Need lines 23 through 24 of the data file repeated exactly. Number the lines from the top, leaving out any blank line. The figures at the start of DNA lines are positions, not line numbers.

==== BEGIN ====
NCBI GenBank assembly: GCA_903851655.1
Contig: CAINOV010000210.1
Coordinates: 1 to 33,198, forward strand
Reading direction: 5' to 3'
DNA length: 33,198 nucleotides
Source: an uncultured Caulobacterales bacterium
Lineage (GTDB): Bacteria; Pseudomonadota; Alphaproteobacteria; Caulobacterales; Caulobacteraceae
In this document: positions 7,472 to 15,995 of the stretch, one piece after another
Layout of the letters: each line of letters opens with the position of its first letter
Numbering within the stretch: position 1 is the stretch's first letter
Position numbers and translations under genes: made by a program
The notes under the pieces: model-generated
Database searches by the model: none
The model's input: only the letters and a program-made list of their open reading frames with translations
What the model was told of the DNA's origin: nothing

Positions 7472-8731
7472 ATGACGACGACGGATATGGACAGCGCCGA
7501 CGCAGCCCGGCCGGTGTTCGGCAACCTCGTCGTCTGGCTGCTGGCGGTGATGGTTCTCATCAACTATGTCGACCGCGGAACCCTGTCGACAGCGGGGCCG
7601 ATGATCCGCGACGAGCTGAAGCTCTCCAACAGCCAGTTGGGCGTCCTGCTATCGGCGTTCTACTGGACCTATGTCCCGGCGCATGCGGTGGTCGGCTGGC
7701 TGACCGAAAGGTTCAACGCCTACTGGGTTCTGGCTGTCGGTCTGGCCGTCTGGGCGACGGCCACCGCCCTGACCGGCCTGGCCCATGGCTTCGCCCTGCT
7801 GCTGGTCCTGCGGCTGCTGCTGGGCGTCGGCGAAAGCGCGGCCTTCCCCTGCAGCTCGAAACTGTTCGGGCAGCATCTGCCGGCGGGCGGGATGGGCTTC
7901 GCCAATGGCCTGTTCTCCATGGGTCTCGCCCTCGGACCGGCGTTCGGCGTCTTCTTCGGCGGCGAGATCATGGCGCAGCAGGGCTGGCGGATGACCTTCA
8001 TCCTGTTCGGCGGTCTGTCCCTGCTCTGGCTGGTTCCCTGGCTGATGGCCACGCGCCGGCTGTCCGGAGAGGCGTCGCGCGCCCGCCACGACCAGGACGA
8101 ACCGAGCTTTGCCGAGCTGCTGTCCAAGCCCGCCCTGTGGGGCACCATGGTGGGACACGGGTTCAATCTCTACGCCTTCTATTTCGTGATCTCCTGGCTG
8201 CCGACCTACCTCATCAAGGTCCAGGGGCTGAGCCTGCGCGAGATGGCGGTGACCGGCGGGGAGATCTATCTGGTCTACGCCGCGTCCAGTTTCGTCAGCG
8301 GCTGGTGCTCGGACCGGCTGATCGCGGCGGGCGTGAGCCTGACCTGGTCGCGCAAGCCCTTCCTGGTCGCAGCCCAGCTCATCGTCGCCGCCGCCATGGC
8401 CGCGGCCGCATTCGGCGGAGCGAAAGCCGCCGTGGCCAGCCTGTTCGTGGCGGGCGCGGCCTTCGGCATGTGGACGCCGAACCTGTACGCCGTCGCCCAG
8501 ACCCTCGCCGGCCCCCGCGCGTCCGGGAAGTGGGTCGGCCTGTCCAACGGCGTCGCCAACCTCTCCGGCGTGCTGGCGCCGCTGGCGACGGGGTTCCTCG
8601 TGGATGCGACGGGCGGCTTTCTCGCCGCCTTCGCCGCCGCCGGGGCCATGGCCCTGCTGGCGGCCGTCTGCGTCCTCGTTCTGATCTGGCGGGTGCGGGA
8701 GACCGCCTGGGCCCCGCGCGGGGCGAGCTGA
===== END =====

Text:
8001 TCCTGTTCGGCGGTCTGTCCCTGCTCTGGCTGGTTCCCTGGCTGATGGCCACGCGCCGGCTGTCCGGAGAGGCGTCGCGCGCCCGCCACGACCAGGACGA
8101 ACCGAGCTTTGCCGAGCTGCTGTCCAAGCCCGCCCTGTGGGGCACCATGGTGGGACACGGGTTCAATCTCTACGCCTTCTATTTCGTGATCTCCTGGCTG